Huckleberry Finn
The Sequel
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Plot Notes
Once upon a time Mark Twain was placing final touches on his newest manuscript, titled Adventures of Huckleberry Finn.  He ended the story with Tom Sawyer , Huck Finn , and Jim all agreeing to light out for the Indian Territory to go for " howling adventures amongst the Injuns." 

Then Mark Twain wrote to his publisher to send him several books that were "personal narratives of life & adventure out yonder on the Plains ... especially life among the Indians.  Send what you can find.  I mean to take Huck Finn out there."  

Mark Twain brainstormed Huck's incredible Indian adventure story as soon as he received one particular book, Our Wild Indians by Richard Irving Dodge.  As he read this book brilliant story ideas formulated in his mind, and he wrote them down on the pages he was reading. 

Incredibly, by the time Mark Twain finished writing in this book he had made over 350 notes!  He never wrote that much in any other book!  It so happens that Mark Twain was at the height of his creative powers and was continuing his masterpiece Adventures of Huckleberry Finn.  Suffice it to say that these working notes hold the key to understanding Adventures of Huckleberry Finn, its sequel, Mark Twain's composing process, Mark Twain's change of heart from scorn to respecting the Indians, and much, much more.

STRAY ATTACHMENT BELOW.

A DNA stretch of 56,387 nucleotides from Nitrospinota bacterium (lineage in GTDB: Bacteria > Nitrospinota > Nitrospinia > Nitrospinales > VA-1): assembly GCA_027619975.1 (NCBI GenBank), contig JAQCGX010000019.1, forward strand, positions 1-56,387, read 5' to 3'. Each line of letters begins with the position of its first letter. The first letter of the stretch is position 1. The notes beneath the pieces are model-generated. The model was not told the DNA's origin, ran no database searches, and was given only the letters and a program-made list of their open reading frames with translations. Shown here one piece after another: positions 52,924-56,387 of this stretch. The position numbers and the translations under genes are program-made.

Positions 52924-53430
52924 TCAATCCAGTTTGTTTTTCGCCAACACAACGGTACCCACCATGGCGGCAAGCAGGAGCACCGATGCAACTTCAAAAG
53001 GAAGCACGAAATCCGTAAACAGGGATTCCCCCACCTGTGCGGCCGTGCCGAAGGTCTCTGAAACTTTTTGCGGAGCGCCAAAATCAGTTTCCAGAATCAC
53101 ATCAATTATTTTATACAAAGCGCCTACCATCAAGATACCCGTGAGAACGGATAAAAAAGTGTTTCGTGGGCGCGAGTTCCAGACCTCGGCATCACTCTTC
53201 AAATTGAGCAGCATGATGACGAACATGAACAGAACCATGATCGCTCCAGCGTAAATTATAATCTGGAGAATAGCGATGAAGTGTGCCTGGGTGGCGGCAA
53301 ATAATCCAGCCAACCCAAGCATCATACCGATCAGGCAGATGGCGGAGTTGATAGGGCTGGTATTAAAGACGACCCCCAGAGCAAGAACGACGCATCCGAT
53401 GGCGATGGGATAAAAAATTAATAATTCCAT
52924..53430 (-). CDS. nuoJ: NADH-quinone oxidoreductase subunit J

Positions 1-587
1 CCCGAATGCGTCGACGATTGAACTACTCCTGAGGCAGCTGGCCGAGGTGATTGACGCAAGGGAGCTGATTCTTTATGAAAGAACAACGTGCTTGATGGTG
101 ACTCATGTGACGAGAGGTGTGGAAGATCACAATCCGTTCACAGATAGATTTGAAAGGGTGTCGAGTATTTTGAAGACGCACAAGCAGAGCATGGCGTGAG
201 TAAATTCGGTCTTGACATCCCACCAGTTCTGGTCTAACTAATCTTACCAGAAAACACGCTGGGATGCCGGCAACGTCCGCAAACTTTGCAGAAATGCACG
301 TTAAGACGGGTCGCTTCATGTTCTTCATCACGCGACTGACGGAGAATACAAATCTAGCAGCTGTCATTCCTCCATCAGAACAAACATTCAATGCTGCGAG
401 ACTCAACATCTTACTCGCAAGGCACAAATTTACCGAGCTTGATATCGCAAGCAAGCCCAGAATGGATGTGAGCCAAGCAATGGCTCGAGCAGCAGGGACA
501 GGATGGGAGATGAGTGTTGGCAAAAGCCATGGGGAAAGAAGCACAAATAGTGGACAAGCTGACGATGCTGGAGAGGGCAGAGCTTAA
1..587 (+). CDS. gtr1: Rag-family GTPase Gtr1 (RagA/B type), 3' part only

After Mark Twain died in 1910, some of his personal effects were auctioned off by his literary executor (his biographer Albert Paine).  Paine placed the special copy of Our Wild Indians with Mark Twain's working notes  for sale without ever bothering to read them.  It was lot number 132 of the February 7, 1911 sale of the library and manuscripts of Samuel Langhorne Clemens at Anderson Auction Galleries in New York City.  The auction house also never even bothered to read the notes!  The description stated "...with marginal notes by the great humorist, and many passages marked by him for future reference.  There are too many of these notes to quote in their entirety." 
The book sold and then fell into obscurity for the next 84 years until it resurfaced once again at another auction in 1995.  Incredibly, this auction house repeated the same mistake originally made in 1911.  Because there were so many notes, and the auction house was short-staffed and was actively seeking to fill the position of rare book cataloguer at the time,  the importance of the notes in the book once again eluded detection.

But now that has changed.  Mark Twain's plot notes and hundreds of other markings have been studied by Robert Slotta for the past twenty two years.  Many important discoveries about Mark Twain and Huckleberry Finn were made in the process, and are going to be revealed in his forthcoming book,

How Huck Fooled Hemingway Secrets to Mark Twain Mysteries Critics Couldn't or Wouldn't Tell You : The Essential Companion to Mark Twain's Autobiography.

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